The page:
Difficulties with the Northern Ireland Protocol, highlight another uncertainty and that is the political relationships between the UK and the EU, which have come under considerable strain with various post-Brexit disputes. Could these difficulties damage trade further and, if so, by how much?

What is clear is that there is considerable uncertainty about the future, a future that for some time is likely to be affected by the pandemic and its aftermath in both the UK and the EU. As the OBR states:

It is too early to reach definitive conclusions because:

  • The terms of the TCA are yet to be implemented in full, meaning trade barriers will rise further as more of the deal comes into force. For example, the introduction of full checks on UK imports has recently been delayed until 2022.
  • The full effect of the referendum outcome and higher trade barriers will probably take several years to come through, with businesses needing considerable time to adjust.
  • The pandemic has delivered a large shock to UK and global trade volumes over the past 18 months, making it difficult to disentangle the separate effect of leaving the EU.
  • Finally, trade data tend to be relatively volatile and are revised frequently, rendering any initial conclusions subject to change as the data are revised.

Analysis

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Questions

  1. Summarise the reasons why the volume of trade between the UK and the EU is likely to be below the level it would have been if the UK had remained in the Single Market.
  2. How can economists disentangle the effects of Brexit from the effects of Covid? How is the ‘doppelgänger UK’ model used for this purpose?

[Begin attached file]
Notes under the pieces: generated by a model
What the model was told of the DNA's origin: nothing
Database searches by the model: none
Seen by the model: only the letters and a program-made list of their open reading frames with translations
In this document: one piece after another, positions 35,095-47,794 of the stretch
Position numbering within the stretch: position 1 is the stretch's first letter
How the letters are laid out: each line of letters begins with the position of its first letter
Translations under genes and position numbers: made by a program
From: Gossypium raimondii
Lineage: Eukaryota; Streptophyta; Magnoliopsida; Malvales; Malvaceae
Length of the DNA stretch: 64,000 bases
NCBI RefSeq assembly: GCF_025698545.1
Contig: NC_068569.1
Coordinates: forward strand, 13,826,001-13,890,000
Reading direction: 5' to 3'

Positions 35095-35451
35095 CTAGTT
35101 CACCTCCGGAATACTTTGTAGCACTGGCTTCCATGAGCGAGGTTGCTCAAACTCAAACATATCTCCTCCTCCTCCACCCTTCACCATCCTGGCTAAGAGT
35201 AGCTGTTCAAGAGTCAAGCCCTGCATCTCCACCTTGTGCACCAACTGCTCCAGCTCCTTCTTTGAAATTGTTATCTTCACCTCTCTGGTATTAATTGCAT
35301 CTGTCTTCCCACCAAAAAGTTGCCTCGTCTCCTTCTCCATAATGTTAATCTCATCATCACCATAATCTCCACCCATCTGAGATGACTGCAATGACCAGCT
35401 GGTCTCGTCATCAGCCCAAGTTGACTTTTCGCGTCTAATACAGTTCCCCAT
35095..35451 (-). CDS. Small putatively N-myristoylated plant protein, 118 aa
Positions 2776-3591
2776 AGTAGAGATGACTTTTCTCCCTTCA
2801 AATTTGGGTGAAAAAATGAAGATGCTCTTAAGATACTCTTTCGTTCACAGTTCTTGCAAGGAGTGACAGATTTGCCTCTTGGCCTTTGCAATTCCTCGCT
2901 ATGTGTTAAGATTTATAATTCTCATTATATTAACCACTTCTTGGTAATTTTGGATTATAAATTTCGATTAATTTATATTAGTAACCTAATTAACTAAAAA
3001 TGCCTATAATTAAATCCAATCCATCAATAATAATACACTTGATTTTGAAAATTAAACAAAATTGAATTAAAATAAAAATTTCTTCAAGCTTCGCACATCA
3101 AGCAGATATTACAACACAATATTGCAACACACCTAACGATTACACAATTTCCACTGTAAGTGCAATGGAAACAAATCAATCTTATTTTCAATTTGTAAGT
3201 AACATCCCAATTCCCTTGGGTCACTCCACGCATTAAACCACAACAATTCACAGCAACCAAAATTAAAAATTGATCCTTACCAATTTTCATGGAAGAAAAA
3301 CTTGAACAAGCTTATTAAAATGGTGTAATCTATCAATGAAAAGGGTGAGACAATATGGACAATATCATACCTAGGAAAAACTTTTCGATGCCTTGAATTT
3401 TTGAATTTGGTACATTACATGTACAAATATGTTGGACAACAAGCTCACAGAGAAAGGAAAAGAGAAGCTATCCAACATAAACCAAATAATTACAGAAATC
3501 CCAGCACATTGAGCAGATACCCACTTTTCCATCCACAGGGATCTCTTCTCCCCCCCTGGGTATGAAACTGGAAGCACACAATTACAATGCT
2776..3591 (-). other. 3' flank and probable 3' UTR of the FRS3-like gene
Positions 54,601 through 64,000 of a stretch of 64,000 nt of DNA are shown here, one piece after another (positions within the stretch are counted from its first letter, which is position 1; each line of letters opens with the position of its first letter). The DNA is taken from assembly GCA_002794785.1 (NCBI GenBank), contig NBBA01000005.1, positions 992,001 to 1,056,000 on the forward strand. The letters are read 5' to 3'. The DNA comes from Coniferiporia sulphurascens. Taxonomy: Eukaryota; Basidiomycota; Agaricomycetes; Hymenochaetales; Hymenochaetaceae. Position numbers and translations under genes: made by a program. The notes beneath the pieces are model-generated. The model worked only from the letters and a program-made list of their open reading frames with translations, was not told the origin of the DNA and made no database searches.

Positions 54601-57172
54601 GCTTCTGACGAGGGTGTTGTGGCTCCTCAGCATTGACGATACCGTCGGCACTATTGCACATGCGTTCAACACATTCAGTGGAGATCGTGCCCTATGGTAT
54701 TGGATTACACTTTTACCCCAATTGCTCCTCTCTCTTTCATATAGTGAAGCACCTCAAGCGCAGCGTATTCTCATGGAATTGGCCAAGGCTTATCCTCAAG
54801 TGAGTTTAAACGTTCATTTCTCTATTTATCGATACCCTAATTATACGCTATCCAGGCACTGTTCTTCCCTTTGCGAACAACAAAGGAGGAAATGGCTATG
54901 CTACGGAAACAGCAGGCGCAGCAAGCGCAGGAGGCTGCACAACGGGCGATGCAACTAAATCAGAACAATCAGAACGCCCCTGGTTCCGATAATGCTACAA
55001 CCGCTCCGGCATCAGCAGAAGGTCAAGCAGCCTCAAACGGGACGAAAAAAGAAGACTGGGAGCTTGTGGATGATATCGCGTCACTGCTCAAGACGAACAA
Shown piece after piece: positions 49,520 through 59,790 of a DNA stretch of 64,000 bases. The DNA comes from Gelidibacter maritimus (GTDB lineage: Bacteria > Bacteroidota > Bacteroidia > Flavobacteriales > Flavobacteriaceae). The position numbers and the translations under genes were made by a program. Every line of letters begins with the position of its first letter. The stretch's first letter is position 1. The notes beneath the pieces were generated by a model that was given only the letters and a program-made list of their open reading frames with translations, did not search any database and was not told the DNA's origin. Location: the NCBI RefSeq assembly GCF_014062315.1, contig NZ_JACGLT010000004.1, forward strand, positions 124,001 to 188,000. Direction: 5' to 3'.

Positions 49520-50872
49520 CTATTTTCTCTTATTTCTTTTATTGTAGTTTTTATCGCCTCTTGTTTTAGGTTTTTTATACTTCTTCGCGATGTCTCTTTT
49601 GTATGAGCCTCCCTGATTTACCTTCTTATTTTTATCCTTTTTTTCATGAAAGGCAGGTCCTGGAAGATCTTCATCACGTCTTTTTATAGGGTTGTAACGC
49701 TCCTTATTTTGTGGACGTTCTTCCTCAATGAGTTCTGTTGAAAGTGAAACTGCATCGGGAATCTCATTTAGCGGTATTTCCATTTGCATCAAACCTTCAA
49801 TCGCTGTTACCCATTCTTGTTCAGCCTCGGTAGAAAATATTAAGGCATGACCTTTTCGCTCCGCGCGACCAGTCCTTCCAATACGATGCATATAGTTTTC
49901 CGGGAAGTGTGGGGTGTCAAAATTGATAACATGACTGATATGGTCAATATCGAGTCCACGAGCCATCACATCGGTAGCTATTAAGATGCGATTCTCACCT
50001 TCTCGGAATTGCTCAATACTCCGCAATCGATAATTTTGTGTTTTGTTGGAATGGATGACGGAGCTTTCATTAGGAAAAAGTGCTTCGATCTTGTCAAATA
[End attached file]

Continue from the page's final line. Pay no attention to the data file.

3. Are there any economic advantages of the UK’s exit from the EU? If so, what are they and how significant are they?
  4. The OBR forecasts that there will be a long-term reduction of 15 per cent in both UK imports from the EU and UK exports to the EU. What might cause this figure to be (a) greater than 15 per cent; (b) less than 15 per cent?

The effects of the Brexit trade deal are becoming clearer as new data are released. Figures for UK food imports and exports from and to the EU for the first quarter of 2021 have been published by the Food and Drink Federation. These show a 46.6% fall in UK food and drink exports to the EU in Q1 2021 when compared with Q1 2020, and a 55.1% fall when compared with Q1 2019 (before COVID).

The dairy sector has been the hardest hit, with exports of milk and cream to the EU down by more than 90% and exports of cheese down by 67% compared with Q1 2020. Other hard-hit sectors have been soft drinks, fish, potatoes and chicken. (Click here for a PowerPoint of the following chart.)

The Brexit trade deal did not involve the imposition of tariffs on exports and imports. However, with the UK having left the EU single market, there are now many regulatory checks and a considerable amount of paperwork to be completed for each consignment of exports. These frictions are slowing down trade and adding to costs. Although food and drink exports are beginning to recover somewhat, the delays while formalities are completed will have a lasting dampening effect on exports to the EU, especially in the case of perishable goods, such as meat and fish.